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Orchard Orioles by John Canoles

The roar of the cicadas reaches a deafening pitch as the late spring temperature matches summer time highs.  The boldly clad Baltimore Oriole perched at the top of a sycamore tree let’s loose a call that is answered by a female feeding young at the nest.   Lower in the tree a male orchard oriole quietly searches for insects among the leaves.

The orchard oriole, named for the habitat type it favors, is boldly colored for a bird in the blackbird family but does not hold a candle to the bold oranges of its cousin the Baltimore oriole. While the orchard and Baltimore orioles are the only two members of the Icterus genus that live in our area, worldwide there are many species and most have bold plumage.

The male orchard oriole is dark with a jet black head and back with deep red/burnt orange/chestnut breast, belly and wing patch.  They easily blend into the shadows of the forest canopy and in poor lighting can appear to be all black. The females are a yellow green color without any contrasting black on head or back. Their wings are dark with wing bars.  They are comparable to female Baltimore orioles but are distinguished by being more greenish yellow than yellow orange.   All of the orioles have long straight, heavy bills that accommodate they varied diet.

The orchard oriole can be found in open woodlands, lightly wooded stream valleys, treed parks and, as the name implies, orchards.   Nesting in late spring and early summer, this male is likely searching for insects to take back to the nest to feed the young.  At this time of year they feed almost exclusively on insects but will drink nectar from flower and even occasionally will visit hummingbird feeders. By fall and on their wintering grounds fruit will be a large part of the diet.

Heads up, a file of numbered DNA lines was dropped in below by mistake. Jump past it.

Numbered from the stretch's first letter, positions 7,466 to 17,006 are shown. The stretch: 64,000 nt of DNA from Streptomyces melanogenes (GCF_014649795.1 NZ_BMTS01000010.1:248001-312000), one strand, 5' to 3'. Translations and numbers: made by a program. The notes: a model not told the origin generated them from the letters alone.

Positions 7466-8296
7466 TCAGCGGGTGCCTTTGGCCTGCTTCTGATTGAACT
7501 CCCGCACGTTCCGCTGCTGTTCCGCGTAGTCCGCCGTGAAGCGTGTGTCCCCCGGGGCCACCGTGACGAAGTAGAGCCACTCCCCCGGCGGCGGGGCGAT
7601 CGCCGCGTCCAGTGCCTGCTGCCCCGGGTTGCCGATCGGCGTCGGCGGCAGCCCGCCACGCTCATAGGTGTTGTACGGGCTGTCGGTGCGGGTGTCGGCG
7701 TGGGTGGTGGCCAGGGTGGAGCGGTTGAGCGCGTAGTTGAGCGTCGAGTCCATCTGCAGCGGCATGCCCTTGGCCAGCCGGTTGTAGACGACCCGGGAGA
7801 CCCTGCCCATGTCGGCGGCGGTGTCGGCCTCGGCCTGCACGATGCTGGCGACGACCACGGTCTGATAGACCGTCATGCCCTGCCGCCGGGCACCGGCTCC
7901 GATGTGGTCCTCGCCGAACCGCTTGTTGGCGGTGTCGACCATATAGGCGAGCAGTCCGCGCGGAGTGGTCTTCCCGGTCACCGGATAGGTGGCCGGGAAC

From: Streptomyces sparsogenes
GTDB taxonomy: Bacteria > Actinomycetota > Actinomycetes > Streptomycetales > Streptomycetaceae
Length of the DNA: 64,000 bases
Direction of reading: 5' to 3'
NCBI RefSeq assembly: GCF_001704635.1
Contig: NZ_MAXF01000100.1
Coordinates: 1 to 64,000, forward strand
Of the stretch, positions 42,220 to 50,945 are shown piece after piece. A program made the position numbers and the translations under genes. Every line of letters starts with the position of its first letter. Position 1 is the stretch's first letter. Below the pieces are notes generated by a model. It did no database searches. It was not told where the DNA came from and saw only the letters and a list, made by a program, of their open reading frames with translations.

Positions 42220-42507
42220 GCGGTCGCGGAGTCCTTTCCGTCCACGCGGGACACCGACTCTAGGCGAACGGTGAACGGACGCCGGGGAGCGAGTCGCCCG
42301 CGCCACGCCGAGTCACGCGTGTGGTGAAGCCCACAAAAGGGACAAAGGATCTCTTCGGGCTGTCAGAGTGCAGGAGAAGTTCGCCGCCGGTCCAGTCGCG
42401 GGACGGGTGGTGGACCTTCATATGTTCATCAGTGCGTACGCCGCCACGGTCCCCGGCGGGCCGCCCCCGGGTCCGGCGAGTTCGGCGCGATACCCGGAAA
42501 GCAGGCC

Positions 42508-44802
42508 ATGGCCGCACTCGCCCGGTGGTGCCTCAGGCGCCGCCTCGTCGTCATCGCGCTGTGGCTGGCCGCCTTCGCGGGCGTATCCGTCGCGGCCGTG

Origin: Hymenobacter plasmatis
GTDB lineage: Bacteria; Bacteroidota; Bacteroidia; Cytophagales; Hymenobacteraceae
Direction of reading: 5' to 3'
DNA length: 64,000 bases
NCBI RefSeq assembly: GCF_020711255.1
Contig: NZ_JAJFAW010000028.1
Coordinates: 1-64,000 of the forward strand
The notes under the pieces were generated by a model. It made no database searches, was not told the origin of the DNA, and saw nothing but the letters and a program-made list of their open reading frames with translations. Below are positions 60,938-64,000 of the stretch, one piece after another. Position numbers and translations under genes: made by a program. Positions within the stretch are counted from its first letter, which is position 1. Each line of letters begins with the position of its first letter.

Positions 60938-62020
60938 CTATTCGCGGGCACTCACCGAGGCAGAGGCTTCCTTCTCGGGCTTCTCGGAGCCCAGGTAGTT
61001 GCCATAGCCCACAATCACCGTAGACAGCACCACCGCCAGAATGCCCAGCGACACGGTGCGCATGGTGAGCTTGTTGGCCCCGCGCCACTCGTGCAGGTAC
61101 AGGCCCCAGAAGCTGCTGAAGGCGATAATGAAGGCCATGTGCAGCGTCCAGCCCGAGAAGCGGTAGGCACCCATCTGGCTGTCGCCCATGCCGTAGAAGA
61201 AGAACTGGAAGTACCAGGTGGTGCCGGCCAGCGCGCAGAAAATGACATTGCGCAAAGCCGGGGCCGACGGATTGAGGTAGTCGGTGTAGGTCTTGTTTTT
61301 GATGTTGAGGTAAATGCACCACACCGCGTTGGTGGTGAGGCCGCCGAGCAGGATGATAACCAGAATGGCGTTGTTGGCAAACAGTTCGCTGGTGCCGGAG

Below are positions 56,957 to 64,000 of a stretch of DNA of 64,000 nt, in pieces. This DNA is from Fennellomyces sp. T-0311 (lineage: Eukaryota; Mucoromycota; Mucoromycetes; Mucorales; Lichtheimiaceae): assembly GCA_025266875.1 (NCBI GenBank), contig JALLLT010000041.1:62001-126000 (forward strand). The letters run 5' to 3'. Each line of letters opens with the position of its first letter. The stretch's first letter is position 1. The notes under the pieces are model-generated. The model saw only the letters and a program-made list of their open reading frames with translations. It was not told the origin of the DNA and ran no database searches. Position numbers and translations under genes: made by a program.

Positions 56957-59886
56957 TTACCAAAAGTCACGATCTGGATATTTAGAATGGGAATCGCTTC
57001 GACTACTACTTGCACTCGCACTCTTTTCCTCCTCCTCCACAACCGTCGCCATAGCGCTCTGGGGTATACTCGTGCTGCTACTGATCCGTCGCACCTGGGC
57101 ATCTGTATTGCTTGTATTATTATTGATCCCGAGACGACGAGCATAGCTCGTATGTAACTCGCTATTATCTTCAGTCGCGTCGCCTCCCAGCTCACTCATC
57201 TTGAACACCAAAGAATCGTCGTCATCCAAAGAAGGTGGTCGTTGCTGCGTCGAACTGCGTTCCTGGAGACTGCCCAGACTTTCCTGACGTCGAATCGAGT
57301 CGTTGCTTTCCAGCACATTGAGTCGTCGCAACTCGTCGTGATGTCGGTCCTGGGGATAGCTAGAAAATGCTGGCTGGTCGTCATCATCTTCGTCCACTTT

The male captures a large spider and flutters up to a hidden nest site within the interior of the canopy.  The nest is a loosely woven structure affixed in the crotch of two branches.    In the nest there are likely 4-6 young that were recently born waiting for a meal. They were naked and helpless when they hatched but will only spend about two weeks in the nest before they are able to fledge.  During this time the parents will feed them a steady diet of spiders, grubs, caterpillars and other insects.  The adults will coming and go from the nest quietly so to not advertise its location.

Once fledged the young will spend another week or so moving quietly and carefully within the dense canopy of the forest under the watchful eye and with continued feedings from the parents.  After this short period of nurturing and developing their own feeding skills, they will strike out on their own.  By early fall they will be heading south on their southward migration.

The male slips out of the foliage and wings across the meadow, alighting on a small tree before diving in the field to capture a grasshopper.  As he returns a passing crow catches the attention of a male eastern kingbird that is nesting in a nearby tree. The kingbird bursts out of the tree line flies directly up to the much larger bird. The kingbird harries the crow without fear, pecking and diving at the larger bird to drive it away.   The crow changes course to avoid further harassment and the kingbird slips back into the treeline.   The orchard oriole returns to the nest undaunted by the excitement.

Orchard orioles do not actively defend their nest sites but they often nest in proximity of other species, like the kingbird, that do.  This strategy allows the orioles to benefit from their neighbors aggressive defense of predators and nest parasites without having to expend their own energy in the effort.

Once fledged, the young orchard orioles will look like adult the females and will retain that plumage through the balance of the summer. When they return to Cromwell Valley next year, after over-wintering in Central and South American,  the one year old males will retain the yellow green coloring of the female but will have developed a black throat and face. It won’t be until they return for the second year that they will have developed adult male plumage.

The cicada roar swells again, seeming to rise and fall with the gentle breezes that move through the valley. The orchard oriole is off again in search of prey.  The kingbird keeps and watchful eye and the bold Baltimore oriole sings again from the top of the nearby sycamore.  Just another late spring day in Cromwell Valley.

BY:  CVPC DIRECTOR, JOHN CANOLES

PHOTOS BY:  CVPC SECRETARY ’21, MIA WALSH

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